Arguing that geospatial analysis holds great promise for much anthropological inquiry, the contributors have designed this volume to show how the powerful tools of GIScience can be used to benefit a variety of research programs.
The contributors to this multidisciplinary volume consider the origins, evolution, and outcomes of microfinance from a variety of perspectives and contend that it has been an unsuccessful approach to development.
The contributors to this volume—who draw from a variety of disciplines—show how the study of Muslim youth at this particular historical juncture is relevant to thinking about the anthropology of youth, the anthropology of Islamic and Muslim societies, and the post-9/11 world more generally.
This collection is the first to specifically address our current understanding of the evolution of human childhood, which in turn significantly affects our interpretations of the evolution of family formation, social organization, cultural transmission, cognition, ontogeny, and the physical and socioemotional needs of children.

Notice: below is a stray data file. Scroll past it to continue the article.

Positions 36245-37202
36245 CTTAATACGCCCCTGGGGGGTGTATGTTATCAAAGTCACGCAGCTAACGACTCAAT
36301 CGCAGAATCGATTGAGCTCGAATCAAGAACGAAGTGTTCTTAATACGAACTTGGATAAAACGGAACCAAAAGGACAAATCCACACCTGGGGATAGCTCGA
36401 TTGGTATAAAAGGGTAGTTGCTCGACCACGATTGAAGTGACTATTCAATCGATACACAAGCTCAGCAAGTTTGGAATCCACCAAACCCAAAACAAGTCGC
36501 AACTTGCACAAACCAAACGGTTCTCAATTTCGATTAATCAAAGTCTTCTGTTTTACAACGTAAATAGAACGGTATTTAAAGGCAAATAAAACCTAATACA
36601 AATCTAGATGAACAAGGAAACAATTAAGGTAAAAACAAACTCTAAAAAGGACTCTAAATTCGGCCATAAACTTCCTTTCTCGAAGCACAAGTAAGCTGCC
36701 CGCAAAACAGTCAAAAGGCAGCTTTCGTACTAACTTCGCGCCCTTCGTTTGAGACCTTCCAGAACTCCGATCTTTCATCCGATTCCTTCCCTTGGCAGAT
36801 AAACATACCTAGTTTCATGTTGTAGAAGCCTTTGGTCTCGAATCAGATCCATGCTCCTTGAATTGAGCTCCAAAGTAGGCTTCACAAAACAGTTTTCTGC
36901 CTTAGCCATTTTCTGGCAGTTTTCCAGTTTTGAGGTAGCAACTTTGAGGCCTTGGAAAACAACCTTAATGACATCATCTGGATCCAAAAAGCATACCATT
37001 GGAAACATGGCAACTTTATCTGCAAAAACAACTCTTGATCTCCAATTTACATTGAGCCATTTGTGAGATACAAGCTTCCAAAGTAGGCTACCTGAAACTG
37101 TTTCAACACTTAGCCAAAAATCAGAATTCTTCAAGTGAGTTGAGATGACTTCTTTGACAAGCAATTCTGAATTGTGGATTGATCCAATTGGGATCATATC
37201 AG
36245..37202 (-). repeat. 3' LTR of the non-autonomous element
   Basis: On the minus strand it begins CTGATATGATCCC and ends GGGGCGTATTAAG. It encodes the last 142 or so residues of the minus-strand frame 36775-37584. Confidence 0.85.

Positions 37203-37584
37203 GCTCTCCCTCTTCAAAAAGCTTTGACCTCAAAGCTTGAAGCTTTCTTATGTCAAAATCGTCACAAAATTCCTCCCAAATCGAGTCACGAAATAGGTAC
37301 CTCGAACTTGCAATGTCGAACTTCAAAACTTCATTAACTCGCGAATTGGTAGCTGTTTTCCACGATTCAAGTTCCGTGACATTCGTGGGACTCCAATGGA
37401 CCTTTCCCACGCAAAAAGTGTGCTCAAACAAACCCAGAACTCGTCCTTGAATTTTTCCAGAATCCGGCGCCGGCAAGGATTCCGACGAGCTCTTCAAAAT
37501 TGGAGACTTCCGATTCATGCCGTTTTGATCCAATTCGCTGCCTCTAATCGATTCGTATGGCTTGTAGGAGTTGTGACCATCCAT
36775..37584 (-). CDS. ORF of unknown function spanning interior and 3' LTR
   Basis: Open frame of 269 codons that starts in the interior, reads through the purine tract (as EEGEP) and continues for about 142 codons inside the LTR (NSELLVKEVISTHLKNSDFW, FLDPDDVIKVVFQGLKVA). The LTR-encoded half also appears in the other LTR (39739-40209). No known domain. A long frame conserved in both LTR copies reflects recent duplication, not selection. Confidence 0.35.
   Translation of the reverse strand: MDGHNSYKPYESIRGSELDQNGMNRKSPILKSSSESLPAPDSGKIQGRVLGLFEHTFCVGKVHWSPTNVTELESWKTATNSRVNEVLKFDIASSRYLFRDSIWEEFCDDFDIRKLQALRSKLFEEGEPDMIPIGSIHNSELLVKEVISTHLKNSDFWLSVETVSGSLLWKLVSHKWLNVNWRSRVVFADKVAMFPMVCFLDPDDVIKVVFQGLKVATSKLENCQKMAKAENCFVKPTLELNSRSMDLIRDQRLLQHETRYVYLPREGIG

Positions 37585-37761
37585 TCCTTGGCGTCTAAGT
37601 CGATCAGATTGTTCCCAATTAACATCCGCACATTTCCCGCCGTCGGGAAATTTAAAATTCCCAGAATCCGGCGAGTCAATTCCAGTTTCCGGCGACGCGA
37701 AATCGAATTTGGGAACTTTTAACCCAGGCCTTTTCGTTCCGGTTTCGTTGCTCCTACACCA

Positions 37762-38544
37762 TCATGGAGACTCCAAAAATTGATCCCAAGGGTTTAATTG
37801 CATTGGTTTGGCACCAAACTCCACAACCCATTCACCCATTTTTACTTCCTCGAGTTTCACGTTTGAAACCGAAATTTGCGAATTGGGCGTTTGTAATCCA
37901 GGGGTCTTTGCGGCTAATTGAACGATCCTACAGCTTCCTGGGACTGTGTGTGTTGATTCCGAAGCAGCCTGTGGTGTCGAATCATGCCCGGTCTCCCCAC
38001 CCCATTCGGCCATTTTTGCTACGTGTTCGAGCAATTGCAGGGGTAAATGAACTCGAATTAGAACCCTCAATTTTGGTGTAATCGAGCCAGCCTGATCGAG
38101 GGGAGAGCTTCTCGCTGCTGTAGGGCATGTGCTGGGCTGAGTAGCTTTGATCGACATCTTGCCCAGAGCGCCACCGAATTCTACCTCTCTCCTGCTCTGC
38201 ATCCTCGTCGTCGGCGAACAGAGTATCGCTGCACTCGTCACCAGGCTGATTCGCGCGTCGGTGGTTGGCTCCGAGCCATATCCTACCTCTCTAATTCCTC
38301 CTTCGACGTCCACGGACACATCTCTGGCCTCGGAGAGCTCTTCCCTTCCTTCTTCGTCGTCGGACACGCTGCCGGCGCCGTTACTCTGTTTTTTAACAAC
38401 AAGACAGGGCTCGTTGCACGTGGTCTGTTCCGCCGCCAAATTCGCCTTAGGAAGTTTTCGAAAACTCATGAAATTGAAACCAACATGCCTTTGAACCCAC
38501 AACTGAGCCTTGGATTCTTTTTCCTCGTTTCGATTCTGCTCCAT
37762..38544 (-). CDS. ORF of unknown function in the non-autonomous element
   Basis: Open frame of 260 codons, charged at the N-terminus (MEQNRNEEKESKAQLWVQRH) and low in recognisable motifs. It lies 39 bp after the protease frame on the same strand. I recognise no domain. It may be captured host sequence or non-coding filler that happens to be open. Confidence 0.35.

This volume has brought together scholars from anthropology, history, psychology, and ethnic studies to share their original research into the lesser-known stories of slavery in North America and reveal surprising parallels among slave cultures across the continent.
Edited by Jeanne SimonelliKatherine O’DonnellJune Nash
$39.95 Paperback 978-1-938645-53-2 September 2015
Contributors to this book explore how crafts — pottery, weaving, basketmaking, storytelling — in Middle America and beyond are a means of making an intangible cultural heritage visible, material, and enduring. Each contribution shows how social science research can evolve into advocacy, collaboration, and friendship.